Endometriosis - Causes, Symptoms, Diagnosis and Prevention

Managing Endometriosis

Dr.Purnima Nadkarni profile Authored by Dr.Purnima Nadkarni on 11 Mar 2014 - 18:19.

Endometriosis is a complex disease affecting women during the reproductive years, wherein the uterus gets affected. This relatively unknown disease claims victims in overwhelming numbers affecting about 89 million young women in the reproductive age group worldwide. It is one of the main reasons for stomach pain and inability to conceive in women between 25 to 30 years of age. Endometriosis can cause severe pain before or during periods, and heavy or abnormal bleeding. It is a condition, where the tissue that normally lines the uterus grows somewhere else, like on the ovaries, behind the uterus or on bowels or bladder.Up to 10 percent of all women have endometriosis.


Based on the location, extent and depth of the endometriosis implant, the stages of Endometriosis are:





What exactly causes endometriosis is still unknown although there are several theories. One of the common theories, called “The retrograde menstruation theory” suggests that some menstrual blood and endometrium flows backwards from the uterus through the fallopian tubes and into the pelvis during a menstrual period. This tissue then grows where it lands in the pelvis. 

Many times, it may have absolutely no symptoms at all. Commonly presented symptoms may vary, based on the location of tissue growth, symptoms may include:

  • Abdominal cramps or back pain during menstruation
  • Painful bowel movements
  • Painful urination during menstruation
  • Heavy bleeding
  • Painful intercourse
  • Infertility
  • Diarrhoea
  • Constipation
  • Nausea during menstruation
  • Ovarian cysts containing endometriosis

Since some patients with endometriosis might not show any symptoms at all, the doctor will need surgery to prove endometriosis. Endometriosis is considered mild, moderate, or severe depending on what is found during surgery. Women with mild disease can have severe symptoms, and women with severe disease can have mild symptoms.

Pelvic Exam– To detect the following findings:

  • A tender nodule or the  retroverted uterus
  • Enlarged or fixed ovaries
  • Visible endometriosis implants

Laparoscopy- To see the pelvic organs and look for endometriosis, with the help of a thin camera that is inserted into the abdomen through a small incision near the navel. Laparoscopy evaluates the extent of endometriosis:

  • Score of 1-15 = Minimal or mild endometriosis
  • Score of 16 or higher = Moderate or severe disease

Other Diagnostic Procedures

In special cases, the doctor may use special imaging techniques like,

  • Ultrasound
  • Computerized tomography (CT ) scan
  • Magnetic resonance imaging (MRI)

These procedures can identify cysts and help characterize the fluid within an ovarian cyst. These tests are useful for women experiencing infertility and/or chronic pelvic pain.


There are treatment options for endometriosis that can improve your quality of life via following means:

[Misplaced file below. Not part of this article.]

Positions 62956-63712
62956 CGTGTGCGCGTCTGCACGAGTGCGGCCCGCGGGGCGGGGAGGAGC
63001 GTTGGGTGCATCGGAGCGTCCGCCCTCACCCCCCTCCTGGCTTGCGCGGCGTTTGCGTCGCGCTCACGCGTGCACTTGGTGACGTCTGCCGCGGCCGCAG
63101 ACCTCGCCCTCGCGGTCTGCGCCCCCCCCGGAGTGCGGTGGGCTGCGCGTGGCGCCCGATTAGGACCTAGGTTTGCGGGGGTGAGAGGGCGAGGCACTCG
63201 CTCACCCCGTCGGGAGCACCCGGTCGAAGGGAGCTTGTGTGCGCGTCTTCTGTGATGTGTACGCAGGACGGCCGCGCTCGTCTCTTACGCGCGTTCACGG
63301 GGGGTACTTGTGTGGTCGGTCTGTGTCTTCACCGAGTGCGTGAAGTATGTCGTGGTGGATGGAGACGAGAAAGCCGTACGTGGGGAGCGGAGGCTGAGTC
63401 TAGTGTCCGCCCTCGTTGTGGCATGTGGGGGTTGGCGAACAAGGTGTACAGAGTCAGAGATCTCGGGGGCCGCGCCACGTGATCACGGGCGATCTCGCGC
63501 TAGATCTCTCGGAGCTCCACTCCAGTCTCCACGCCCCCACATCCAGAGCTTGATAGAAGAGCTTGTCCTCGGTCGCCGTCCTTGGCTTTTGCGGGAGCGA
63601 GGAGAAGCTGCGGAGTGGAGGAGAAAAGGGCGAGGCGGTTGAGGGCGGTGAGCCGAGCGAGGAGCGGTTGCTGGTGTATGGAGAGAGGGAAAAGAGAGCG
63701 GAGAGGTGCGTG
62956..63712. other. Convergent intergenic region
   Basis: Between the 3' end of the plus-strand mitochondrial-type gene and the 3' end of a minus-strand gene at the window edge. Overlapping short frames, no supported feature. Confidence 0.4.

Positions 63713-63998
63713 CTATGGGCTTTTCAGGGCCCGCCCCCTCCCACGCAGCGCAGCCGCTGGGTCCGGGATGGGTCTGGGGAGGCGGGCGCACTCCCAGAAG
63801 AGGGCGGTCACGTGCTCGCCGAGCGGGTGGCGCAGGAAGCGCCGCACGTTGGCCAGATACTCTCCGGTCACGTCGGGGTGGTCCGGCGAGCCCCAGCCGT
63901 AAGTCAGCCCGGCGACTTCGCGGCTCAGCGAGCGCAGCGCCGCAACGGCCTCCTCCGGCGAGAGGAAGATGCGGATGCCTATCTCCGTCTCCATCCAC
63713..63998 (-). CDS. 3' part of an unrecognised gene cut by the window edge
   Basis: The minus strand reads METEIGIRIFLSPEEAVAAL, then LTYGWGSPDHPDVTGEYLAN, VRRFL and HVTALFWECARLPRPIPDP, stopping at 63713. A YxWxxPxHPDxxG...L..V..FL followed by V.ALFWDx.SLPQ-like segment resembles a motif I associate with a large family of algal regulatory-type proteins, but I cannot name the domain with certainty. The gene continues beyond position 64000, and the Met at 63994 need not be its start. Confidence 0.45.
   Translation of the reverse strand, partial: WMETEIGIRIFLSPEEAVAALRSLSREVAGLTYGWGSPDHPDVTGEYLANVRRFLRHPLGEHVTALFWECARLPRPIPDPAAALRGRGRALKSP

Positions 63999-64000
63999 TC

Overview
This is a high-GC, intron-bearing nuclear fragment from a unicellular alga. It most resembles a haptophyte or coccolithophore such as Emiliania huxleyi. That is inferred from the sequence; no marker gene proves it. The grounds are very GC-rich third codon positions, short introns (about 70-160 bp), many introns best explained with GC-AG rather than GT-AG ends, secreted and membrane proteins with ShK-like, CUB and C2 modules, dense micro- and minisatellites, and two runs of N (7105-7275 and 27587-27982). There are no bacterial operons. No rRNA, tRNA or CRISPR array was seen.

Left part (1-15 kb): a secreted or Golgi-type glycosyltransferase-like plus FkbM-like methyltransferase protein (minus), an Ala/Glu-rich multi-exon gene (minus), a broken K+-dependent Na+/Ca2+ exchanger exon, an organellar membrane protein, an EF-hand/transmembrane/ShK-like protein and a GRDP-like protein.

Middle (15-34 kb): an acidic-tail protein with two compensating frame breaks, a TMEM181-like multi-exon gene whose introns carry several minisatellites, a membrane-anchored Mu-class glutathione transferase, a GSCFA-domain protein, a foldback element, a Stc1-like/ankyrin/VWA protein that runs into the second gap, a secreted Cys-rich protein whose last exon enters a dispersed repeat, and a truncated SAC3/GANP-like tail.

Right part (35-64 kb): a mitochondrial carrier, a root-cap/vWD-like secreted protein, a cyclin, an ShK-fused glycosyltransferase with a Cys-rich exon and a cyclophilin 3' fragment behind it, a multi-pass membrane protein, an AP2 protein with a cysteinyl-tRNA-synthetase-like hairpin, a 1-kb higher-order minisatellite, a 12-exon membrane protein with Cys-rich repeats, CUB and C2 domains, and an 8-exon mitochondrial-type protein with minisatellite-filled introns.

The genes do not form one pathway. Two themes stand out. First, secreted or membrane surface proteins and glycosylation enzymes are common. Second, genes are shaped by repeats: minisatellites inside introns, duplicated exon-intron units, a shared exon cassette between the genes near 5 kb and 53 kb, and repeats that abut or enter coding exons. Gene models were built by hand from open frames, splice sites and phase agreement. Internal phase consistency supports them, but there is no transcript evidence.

• Reducing your pain using medications
  • Shrinking or slowing the endometrial growth
  • Preserving orrestoring fertility
  • Preventing or delaying recurrence of the disease

The choice is made based on side effects and cost since several effective treatments are available. For large ovarian endometriomas, hormonal treatments are not effective and surgery is recommended. Surgery also may be indicated when medical treatment is unsuccessful or when medical conditions prohibit the use of hormone treatments.

Lifestyle changes

With a few lifestyle changes, you can ease the symptoms of endometriosis:

  • Changes in your exercise and relaxation routines
  • Maintaining a balanced diet.

Cyclic or continuous combined hormonal contraceptive therapy includes:

  • Reducing the pain caused by endometriosis by suppressing menstruation and inhibiting the growth of endometriosis.
  • Taking combined hormonal contraception without the usual seven-day break eachmonth will prevent you from menstruating, and may be a useful option for womenwho experience their worst endometriosis symptoms during their period.

Progestin therapy

This can be administered in a pill form or as an injection. Progestin therapy helps tolessen the effects of the estrogen that stimulates endometriotic growth in your body.



Suppression of ovarian function: a GnRH agonist

If combined hormonal contraceptives aren’t effective in treating your endometriosis, you may be prescribed a drug known as a GnRH agonist, which prevents ovaries from functioning.

Intrauterine system (IUS)

If combined hormonal contraception or progestin therapy isn’t effective in treating symptoms, the health-care professional may recommend trying anintrauterine system (IUS).  This is a common method of birth control, consisting of a T-shaped device which is inserted into your uterus and releases a type of progestin which counteracts the effects of estrogen in the same way that otherprogestin therapies do.


If other treatments are not effective in managing your pain or improving your quality of life, laparoscopy can be performed to remove endometrial growths or legions and scarring.

Alternative therapies

Some women find that alternative therapies, such as physiotherapy, massage and acupuncture are effective ways of managing pain.


Endometriosis cannot be prevented as the cause is unknown. But prolonged use of birth control hormones may help you to prevent progression and further complications of endometriosis

*Disclaimer This is not medical advice. The content is for educational purposes only. Please contact your doctor for any health care issues.